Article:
1. Projects that address big problems in a grass-roots, bottom-up way, especially those designed for the context of a city.
2. Producing a technical feat, a certain 'magic' that enables a product to do something new or something better than it has been done in the past. This usually involves developing intellectual property, i.e. patents.
3. Considering a data aspect. We live in a world that is increasingly focused on data. Is it appropriate for the product to either gather or show you data?
4. Establishing the core desire of the product. If you can't articulate why someone would want to own the product, your product idea is likely landfill and a perpetuator of the noisy advertisement industry. Do we need more useless things, landfill or advertisements?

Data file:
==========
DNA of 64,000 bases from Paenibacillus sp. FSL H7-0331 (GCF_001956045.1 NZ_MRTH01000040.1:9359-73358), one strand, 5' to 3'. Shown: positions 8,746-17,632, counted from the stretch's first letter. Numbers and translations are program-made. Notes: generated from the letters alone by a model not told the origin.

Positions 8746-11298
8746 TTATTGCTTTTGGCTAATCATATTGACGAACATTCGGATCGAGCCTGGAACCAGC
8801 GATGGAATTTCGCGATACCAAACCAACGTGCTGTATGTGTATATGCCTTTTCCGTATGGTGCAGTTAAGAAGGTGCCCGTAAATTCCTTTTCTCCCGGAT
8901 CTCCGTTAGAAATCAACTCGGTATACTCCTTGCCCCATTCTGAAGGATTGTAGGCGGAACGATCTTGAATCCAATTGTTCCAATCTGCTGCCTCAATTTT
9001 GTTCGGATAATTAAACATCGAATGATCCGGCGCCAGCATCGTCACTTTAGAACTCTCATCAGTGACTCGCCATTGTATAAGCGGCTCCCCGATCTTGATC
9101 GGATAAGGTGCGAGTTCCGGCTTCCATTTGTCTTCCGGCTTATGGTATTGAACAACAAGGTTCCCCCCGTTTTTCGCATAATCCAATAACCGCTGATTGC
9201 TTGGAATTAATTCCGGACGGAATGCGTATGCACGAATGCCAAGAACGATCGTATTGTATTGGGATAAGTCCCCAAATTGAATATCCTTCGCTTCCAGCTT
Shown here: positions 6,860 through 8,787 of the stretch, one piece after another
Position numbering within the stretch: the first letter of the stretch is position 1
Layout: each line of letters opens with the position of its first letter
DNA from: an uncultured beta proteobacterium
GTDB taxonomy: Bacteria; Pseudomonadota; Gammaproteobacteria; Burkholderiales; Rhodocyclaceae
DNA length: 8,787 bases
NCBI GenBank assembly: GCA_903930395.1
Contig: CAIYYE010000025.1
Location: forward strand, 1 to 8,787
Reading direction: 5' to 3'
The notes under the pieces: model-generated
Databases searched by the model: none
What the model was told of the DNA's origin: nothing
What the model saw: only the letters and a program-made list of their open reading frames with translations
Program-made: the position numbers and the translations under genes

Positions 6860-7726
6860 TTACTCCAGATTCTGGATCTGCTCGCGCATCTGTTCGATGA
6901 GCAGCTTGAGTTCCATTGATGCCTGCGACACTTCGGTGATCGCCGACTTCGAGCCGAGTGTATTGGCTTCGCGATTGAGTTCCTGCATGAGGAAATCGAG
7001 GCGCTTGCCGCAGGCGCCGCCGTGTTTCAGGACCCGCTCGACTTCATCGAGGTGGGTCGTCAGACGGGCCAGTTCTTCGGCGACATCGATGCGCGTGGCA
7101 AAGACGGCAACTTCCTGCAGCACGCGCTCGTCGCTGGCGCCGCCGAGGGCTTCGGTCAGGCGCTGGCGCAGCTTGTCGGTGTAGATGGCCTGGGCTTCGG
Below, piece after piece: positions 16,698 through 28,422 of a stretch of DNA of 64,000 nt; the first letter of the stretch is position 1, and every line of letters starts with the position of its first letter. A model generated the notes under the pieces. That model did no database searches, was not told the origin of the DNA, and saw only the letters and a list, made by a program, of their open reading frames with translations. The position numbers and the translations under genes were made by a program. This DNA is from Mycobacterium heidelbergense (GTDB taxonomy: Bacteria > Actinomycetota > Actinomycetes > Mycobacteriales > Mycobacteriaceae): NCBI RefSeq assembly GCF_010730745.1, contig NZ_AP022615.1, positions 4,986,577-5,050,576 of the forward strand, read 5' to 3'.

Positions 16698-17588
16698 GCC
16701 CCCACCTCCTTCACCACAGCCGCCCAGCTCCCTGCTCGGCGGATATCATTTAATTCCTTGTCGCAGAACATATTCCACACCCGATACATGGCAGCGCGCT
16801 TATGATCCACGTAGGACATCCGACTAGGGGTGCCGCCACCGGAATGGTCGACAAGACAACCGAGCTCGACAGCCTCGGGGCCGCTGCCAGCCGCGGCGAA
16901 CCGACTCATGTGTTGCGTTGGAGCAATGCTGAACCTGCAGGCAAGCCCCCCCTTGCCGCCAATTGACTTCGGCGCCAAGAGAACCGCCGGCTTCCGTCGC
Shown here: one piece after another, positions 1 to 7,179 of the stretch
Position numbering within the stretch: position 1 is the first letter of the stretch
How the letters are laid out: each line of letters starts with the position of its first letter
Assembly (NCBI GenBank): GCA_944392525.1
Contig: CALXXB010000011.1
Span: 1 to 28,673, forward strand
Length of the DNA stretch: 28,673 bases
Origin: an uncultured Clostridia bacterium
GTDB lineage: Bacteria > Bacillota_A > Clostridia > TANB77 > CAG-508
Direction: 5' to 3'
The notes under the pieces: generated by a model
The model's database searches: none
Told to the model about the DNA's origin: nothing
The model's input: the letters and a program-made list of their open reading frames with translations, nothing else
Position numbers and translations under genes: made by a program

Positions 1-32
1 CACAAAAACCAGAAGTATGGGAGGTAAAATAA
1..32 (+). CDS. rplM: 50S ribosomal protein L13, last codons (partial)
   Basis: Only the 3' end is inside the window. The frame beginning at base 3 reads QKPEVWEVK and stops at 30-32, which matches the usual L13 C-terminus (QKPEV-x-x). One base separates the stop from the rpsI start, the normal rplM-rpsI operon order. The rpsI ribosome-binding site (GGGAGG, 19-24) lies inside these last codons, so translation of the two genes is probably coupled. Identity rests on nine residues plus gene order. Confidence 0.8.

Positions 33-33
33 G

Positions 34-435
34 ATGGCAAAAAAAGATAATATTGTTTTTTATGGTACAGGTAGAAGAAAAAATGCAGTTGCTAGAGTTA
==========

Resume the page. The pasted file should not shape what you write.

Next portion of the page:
How do you see products, product design and everyday objects as being able to transform—not just people's daily experiences / lives, but also their surroundings?
When people think about changing the environment at the city-level, it's often considered a huge task with long timelines. It's about the buildings, parks, and boulevards, right? No, its more than that. We learned from Jane Jacobs that the 'small change adds up to a rich city' like good sidewalks, a concerned citizen who has her 'eyes on the street', or one person's initiative to set out a planter of petunias on their stoop. These small things create cascading effects, building up to the scale of a city. The opportunity for multiplication and amplification of a good idea is what keeps me interested in product design within cities.
I'm most fascinated by the return on investment that ripe product design can provide within the right audience. If you prototype and design one thing really well and think about how others will make it, then the product can duplicate exponentially and touch a lot of people. This is the idea behind Richard Dawkin's memetics, for those interested.